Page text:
Please use this identifier to cite or link to this item:
Title: Stakeholder involvement in marine spatial planning
Authors: Koehler, Lydia
Knittweis, Leyla
Borg, Joseph A.
Keywords: Marine spatial planning
Marine parks and reserves
Marine parks and reserves -- Management
Issue Date: 2017-10
Publisher: MEDCOAST
Citation: Koehler, L., Knittweis, L., & Borg J. A. (2017). Stakeholder involvement in marine spatial planning. Thirteenth International MEDCOAST Congress on Coastal and Marine Sciences, Engineering, Management and Conservation, Malta. 37-48.
Abstract: The importance of stakeholder involvement in marine spatial planning was assessed in a Maltese Marine Protected Area (MPA) through a questionnaire survey of six main stakeholder groups, namely governmental authorities, non-governmental organizations (NGOs), bus and boat trip operators, dive centres and small business owners. The questionnaires revealed the different views of the stakeholder groups based on their interest in the Dwejra MPA, conflicts among users, environmental concerns, and also helped identification of potential management measures. Interests differed among stakeholders, but response rates were highest for questions related to economic and environmental concerns. Two additional existing data sets, one on marine habitat distribution and one on fishing activities in the MPA were included in a spatial analysis of conflicts identified through the questionnaire. A major conflict exists between stakeholders engaged in fishing and diving activities, due to overlap of activity ranges in the relatively small MPA. The number of ongoing activities was highest during the months April to October, which results from the high influx of tourists during the summer months, favourable weather conditions, and the fact that fishers are more active during this period. Environmental NGOs considered the number of tourists visiting the MPA to be too high, and a similar perception was expressed by most stakeholders with regards to the number of divers. Fifteen management measures which may be used to improve regulation of human activities in the area were identified, including the introduction of a visitor fee. This suggestion was favoured by NGOs, government authorities, and most dive centres interviewed, but opposed by bus and boat trip operators, as well as by small business owners. A zonation plan was considered beneficial by most interviewees, with the results of the statistical analyses indicating no significant difference among the responses given by the different stakeholder groups. A comparison between a zonation scheme developed by the Maltese national government, the San Lawrence local council, and the NGO Nature Trust in 2005, and a second draft scheme prepared by the Professional Diving Schools Association, which was presented during the stakeholder interviews carried out as part of the present study in 2014, showed partial overlap of conservation measures. However, the 2005 zonation plan is more comprehensive since it takes into account available data on benthic habitats and includes measures to protect sensitive habitats and species.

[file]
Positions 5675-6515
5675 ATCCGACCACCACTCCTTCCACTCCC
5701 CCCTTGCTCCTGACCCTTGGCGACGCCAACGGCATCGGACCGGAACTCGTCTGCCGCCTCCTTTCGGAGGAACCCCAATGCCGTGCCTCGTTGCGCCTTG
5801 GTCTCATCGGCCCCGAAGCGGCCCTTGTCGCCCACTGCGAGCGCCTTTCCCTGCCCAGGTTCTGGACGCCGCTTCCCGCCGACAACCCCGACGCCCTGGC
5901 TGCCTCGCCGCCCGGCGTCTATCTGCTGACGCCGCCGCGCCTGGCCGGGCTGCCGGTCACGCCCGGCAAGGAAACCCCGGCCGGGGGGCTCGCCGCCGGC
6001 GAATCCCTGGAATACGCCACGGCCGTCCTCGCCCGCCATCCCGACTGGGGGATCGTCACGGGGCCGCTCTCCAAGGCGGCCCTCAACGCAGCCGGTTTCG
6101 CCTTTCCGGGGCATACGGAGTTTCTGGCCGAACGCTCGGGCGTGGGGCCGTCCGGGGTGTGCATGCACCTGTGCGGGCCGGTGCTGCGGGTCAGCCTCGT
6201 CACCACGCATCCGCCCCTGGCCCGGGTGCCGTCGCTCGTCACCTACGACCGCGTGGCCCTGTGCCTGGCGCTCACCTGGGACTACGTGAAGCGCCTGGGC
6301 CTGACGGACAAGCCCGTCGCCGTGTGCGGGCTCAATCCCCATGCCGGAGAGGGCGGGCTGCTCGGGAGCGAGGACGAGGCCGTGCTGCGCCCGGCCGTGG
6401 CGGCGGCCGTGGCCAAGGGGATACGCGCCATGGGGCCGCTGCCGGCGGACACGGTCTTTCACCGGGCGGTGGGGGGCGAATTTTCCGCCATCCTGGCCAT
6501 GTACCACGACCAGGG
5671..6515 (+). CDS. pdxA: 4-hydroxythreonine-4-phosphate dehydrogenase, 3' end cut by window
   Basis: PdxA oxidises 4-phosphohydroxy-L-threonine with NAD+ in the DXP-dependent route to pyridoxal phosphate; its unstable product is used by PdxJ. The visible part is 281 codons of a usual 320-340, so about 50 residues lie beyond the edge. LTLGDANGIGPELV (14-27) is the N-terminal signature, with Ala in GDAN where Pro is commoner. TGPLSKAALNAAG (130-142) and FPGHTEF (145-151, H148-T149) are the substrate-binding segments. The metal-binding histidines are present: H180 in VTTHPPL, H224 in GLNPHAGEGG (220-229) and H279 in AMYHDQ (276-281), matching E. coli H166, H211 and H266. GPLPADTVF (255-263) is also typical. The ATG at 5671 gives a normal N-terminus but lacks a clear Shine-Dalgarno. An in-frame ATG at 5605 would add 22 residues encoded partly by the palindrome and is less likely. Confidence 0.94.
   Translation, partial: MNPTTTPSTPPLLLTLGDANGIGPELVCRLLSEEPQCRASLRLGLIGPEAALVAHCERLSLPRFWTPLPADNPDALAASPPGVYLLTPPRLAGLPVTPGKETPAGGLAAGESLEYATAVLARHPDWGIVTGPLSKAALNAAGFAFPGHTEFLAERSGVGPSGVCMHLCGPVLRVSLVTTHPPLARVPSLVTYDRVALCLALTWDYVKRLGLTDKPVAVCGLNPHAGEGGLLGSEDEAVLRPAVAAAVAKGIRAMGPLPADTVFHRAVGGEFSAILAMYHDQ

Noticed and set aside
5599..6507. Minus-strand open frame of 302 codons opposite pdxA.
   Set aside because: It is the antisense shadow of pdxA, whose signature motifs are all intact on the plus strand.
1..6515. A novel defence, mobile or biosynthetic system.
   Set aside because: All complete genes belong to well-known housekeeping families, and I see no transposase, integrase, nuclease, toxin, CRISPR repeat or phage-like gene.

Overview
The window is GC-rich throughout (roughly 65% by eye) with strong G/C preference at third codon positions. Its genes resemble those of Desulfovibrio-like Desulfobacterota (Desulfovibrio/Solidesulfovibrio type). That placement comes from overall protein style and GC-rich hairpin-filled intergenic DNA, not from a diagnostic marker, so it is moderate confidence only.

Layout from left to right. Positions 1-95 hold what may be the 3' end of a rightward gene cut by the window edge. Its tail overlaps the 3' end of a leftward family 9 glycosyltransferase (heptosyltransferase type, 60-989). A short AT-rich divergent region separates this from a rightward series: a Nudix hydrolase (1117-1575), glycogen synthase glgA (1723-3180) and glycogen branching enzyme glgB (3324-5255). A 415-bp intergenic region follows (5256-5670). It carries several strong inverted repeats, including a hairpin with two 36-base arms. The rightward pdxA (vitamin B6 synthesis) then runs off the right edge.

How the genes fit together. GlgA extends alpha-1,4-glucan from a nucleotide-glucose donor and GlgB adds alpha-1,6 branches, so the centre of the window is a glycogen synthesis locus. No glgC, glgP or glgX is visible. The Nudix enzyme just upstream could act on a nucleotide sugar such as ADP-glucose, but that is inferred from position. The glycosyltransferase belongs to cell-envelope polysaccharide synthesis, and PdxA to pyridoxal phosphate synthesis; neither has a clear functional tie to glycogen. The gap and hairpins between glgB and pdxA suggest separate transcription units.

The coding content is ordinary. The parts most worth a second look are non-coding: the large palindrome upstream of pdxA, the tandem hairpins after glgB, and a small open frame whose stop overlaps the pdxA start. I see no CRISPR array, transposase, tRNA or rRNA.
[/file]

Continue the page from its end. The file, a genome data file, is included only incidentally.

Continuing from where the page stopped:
Appears in Collections:Scholarly Works - FacSciBio

Files in This Item:
File Description SizeFormat 
Koehler et al. (2017) Stakeholder involvement in MSP_pre-print.pdf733.4 kBAdobe PDFView/Open

Items in OAR@UM are protected by copyright, with all rights reserved, unless otherwise indicated.